Talking Money — Making it, tracking it, making some more – Twin Cities
Second Sunday Series – Editor’s Note: This is the 10th of 12 columns on starting a business — one on each second Sunday of the month, from September through August. Last month’s column
described the importance of staying focused, while the months before discussed systems to set up, making the first sale, ways to choose the startup’s focus, goal-setting processes, key startup steps, burnout, the entrepreneur’s personal assets and weaknesses, and self-employment as a career choice.
We’re tackling a big subject for today’s business startup topic: Money. As in making money, for sure, but also tracking it, managing it, and, hopefully, making some more. That’s a lot for one small column, so we’ll begin by focusing on some baseline questions. First,
Are you starting a business because you want to make big money?
It’s OK if the answer is no. It’s also fine if the answer is yes. The truth is, whether you want to make a lot or you’re fine with less, you’ll need to make at least enough for the business to survive, whatever that figure would be.
What’s interesting is that businesses operated by money-focused entrepreneurs can go under just as quickly as those run by entrepreneurs whose goal is to fulfill a personal passion. Why would that be? Because being focused on making money isn’t the same as being good at it. And being good at making money isn’t the same as managing it well.
You can see the pattern here. Desire and talent are good, but when it comes to financial survival they’re not enough. In fact, they may not even be necessary at all, as long as you have — wait for it — competence. Which brings us to the second baseline question:
How competent are you with finances?
If the question makes you squirm, that’s good. In this situation a little uncertainty and humility are useful, because they’ll lead you to ask for help.
The help could entail something small, such as someone setting up a simple bookkeeping process so you can track and review your numbers, or something more constant, such as an on-staff accounting professional. Most startups will land in the middle, with initial help setting up systems and intermittent help from an outside professional.
With so many options for assistance, the final baseline question is the most critical:
Are you willing to ask for help with your company finances?
For this, the only right answer is yes. Even math whizzes and accountants get financial advice when they start businesses, so why wouldn’t you? With that settled, you just need to identify what, exactly, you need help with. Knowing that will let you select the right people for your team, whether they come as employees, contractors, or advisers.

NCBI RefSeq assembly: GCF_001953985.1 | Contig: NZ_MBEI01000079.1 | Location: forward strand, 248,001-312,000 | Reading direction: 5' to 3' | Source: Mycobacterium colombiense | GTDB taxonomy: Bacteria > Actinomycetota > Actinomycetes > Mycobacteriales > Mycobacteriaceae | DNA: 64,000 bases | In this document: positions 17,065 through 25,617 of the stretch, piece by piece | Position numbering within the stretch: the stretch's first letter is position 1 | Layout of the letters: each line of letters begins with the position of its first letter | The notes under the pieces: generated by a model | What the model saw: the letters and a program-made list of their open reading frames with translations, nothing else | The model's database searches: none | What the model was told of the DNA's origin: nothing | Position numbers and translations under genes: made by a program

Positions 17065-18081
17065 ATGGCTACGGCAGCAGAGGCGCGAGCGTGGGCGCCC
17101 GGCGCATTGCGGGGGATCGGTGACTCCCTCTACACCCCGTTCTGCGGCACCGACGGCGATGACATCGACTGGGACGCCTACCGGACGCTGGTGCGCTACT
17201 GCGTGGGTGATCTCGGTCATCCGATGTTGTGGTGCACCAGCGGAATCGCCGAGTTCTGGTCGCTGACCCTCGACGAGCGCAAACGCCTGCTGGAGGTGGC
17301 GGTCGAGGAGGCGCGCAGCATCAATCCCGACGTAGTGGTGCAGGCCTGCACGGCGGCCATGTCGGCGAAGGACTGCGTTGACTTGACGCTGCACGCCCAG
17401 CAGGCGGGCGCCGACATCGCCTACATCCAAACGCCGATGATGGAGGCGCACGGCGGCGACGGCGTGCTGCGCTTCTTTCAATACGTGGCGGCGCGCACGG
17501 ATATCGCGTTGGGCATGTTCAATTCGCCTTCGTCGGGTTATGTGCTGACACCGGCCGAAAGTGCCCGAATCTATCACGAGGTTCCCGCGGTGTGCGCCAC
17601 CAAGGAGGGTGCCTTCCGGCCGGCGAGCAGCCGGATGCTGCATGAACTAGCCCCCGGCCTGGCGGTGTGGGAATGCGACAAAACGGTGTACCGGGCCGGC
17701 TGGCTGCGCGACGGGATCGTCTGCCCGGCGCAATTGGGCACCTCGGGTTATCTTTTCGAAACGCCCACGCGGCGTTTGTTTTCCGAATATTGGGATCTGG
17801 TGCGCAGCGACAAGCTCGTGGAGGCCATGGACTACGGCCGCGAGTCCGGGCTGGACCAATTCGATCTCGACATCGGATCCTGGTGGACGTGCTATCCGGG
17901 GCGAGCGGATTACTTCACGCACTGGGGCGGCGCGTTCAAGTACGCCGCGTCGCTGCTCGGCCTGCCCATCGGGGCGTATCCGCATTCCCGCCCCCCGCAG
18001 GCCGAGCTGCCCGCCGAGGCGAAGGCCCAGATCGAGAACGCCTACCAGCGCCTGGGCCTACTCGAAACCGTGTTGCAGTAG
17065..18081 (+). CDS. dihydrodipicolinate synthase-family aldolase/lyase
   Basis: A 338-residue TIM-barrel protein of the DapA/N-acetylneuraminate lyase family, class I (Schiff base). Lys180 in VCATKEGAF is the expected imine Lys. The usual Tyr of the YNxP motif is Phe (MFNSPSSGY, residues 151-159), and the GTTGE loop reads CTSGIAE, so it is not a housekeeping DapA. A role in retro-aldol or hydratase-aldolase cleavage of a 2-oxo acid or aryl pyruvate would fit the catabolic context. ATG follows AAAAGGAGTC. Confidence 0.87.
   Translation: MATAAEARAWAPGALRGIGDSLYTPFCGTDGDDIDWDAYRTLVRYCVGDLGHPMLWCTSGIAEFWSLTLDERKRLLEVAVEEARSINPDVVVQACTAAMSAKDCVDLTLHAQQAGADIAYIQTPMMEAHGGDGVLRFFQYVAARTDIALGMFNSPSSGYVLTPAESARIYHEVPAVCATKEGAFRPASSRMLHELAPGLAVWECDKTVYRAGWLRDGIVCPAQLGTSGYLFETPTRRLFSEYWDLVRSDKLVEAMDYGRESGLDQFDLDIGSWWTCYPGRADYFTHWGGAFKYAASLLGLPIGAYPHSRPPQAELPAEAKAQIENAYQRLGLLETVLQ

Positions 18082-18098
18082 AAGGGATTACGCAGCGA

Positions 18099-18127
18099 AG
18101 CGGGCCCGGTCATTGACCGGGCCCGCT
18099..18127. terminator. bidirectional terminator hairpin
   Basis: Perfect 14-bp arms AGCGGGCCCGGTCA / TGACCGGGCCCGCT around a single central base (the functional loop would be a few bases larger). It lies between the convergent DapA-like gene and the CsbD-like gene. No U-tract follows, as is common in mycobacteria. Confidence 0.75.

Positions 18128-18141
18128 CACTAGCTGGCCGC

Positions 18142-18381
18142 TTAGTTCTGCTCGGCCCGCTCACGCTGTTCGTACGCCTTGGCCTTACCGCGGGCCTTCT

Here’s a partial list of finance issues most startups face:
• Establishing / testing financial goals
• Choosing banking systems
• Creating a process for paying the owner
• Setting prices for products or services
• Creating invoicing and tracking systems
• Initiating payment and collection processes
• Tracking and analyzing expenses
• Managing payroll and related taxes
• Submitting quarterly and annual employee tax reports
• Collecting and submitting sales taxes
• Developing and analyzing profit, loss and income statements
That’s a lot, but it may not cover everything for your particular business. Here’s your startup assignment for June: Transfer this list to a notebook or word processing page to give you more room to work. Then start notating — which of these steps will you need? Which are already started or in hand? And, of course, which do you need more information or help to complete?
Your next step is to decide whose help to use. For relatively simple tasks, such as creating invoices, you may find what you need online. On the other hand, you could decide on a more complex solution, such as an accounting software package that requires training to use.
As a shortcut on the “getting help” step, consider contacting someone in each of these categories: 1) An accountant specializing in small business who can help set up your initial bookkeeping, payroll and tax processes (or who will do these tasks for you); 2) a business adviser who can help with establishing financial goals, setting prices and tracking expenses; and 3) a banker who can help set up your banking processes.
This will be an ongoing process throughout the life of your business, but you’ll be glad later if you can set a good foundation now. Come back in a month for the next Second Sunday installment, and we’ll dive into more steps to guide your business startup journey.
Amy Lindgren owns a career consulting firm in St. Paul. She can be reached at [email protected]